As the United Kingdom (UK) is introducing a new Generalised System of Preferences (GSP) scheme next year, Bangladesh will advocate enhanced facilities for the least developed countries (LDCs), being a member of the group.
The UK has launched an eight-week public consultation on the country's future tariff and policies in relation to simplification of its draft GSP document.
Governments of the beneficiary countries and their private sectors, general public, civil society groups, consumers and other interested stakeholders are eligible to provide opinions on the draft document.
The consultation aims at simplifying rules of origin requirements for the LDCs, and incorporating a potential series of amendments to reduce tariffs for low income and lower-middle income countries.
It also targets potential amendments to the approach to goods graduation, which suspends preferential rates on particular goods from certain countries on the basis of their competitiveness.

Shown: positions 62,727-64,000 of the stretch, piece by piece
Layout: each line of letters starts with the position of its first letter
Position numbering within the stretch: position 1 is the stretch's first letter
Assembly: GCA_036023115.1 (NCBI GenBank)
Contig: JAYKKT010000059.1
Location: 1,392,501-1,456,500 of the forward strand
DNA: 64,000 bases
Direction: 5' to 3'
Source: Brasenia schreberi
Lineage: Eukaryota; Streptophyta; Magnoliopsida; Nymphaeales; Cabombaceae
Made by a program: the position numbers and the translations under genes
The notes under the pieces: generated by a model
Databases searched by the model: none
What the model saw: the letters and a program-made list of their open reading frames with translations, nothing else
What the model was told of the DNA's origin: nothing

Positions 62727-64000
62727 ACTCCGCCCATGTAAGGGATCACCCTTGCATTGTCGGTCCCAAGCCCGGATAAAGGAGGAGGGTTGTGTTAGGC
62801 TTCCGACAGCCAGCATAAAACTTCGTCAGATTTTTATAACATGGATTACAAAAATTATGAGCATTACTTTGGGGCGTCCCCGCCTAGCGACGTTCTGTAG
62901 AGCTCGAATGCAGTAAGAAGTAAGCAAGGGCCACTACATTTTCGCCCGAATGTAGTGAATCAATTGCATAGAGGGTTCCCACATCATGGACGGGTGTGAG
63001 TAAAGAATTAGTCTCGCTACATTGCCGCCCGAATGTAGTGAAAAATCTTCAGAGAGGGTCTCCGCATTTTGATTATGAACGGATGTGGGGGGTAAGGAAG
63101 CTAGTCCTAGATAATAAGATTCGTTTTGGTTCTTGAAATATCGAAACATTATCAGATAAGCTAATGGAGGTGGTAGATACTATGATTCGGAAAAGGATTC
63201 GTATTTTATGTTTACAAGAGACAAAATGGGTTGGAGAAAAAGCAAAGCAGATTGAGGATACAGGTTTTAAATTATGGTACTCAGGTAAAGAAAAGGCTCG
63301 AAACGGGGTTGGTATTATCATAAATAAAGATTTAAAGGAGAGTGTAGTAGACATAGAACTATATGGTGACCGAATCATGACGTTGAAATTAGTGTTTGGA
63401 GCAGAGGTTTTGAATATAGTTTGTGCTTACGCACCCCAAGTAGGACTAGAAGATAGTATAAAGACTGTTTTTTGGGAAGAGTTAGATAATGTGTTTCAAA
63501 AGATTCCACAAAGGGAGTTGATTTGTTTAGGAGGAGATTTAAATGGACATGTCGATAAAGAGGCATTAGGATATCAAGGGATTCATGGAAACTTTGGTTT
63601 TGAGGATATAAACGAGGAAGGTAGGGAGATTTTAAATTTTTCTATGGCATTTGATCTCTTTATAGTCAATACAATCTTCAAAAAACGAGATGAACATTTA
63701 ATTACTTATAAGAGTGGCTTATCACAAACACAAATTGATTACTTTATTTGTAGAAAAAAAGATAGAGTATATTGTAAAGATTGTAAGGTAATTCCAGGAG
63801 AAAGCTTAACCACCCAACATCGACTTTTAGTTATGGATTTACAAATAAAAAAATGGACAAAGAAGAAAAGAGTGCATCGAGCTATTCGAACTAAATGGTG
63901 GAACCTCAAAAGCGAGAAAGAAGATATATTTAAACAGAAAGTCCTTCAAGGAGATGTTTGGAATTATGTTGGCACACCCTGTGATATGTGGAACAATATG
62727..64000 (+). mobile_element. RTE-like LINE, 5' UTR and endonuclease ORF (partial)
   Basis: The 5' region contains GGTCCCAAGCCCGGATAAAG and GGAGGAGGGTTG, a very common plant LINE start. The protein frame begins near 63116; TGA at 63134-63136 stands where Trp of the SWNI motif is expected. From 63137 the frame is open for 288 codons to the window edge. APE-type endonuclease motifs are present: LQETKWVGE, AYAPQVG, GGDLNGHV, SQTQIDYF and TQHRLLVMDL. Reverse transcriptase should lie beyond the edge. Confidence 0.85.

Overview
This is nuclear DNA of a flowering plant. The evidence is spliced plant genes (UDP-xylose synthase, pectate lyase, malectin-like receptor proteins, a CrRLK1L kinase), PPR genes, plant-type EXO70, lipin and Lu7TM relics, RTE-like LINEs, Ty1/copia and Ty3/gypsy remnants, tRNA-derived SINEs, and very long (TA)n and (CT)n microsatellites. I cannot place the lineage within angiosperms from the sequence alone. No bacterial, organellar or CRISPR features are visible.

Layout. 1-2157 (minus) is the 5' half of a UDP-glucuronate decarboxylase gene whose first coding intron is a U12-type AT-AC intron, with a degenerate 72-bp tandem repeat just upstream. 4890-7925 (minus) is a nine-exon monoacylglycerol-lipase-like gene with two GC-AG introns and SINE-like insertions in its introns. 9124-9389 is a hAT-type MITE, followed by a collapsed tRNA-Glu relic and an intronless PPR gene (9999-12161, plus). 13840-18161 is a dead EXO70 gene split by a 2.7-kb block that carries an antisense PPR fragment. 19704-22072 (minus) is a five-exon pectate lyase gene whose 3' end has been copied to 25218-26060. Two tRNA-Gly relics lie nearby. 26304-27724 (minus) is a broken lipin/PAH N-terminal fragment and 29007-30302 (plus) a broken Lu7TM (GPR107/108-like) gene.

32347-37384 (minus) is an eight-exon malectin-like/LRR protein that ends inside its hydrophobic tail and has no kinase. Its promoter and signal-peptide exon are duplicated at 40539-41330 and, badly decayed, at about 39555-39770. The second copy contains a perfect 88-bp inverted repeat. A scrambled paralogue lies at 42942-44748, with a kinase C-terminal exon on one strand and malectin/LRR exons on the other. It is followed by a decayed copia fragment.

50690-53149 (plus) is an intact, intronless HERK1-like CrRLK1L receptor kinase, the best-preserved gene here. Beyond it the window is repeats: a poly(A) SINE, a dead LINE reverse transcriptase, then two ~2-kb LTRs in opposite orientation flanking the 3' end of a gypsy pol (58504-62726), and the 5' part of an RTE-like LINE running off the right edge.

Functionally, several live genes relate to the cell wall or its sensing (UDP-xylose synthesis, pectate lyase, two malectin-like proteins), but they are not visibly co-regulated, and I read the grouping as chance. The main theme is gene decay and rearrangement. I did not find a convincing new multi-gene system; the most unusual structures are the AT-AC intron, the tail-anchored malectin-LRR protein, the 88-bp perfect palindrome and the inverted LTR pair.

The consultation further aims to find out potential amendments to the conditions and reporting requirements that enable a low income or lower-middle income country to benefit from the generous provisioning through the values-based incentivised arrangement.
According to officials, the new UK GSP scheme is keeping three criterions for the countries, which are - LDC Framework, General Framework, and Enhanced Framework.
The LDC Framework is for 47 countries that are classified by the United Nations as LDCs, and they will pay zero tariff on all products excluding arms and ammunition.
The low income and lower-middle income countries, as classified by the World Bank, are eligible to enjoy reduced tariffs on two thirds of their product lines under the General Framework.
Under the Enhanced Framework, low income and lower-middle income countries, which are classified as economically vulnerable and have satisfied requirements relating to the 27 international conventions, will see tariffs removed on two-thirds of their product lines.
Officials said the UK government is considering providing greater tariff reductions for the goods that are covered by the enhanced and general frameworks, but are not subject to a full tariff reduction.
Top officials of the Ministry of Commerce sat for a meeting on Sunday to devise strategy for Bangladesh's position on the UK's new GSP scheme.
Sources said in the meeting they discussed that Bangladesh would graduate from the LDC group in 2026, and the UK already assured that the country would continue to enjoy all the present facilities until 2029.
"So, in the consultations we will advocate for enhanced facilities for the LDC nations in the UK's new GSP scheme," a senior official told the FE.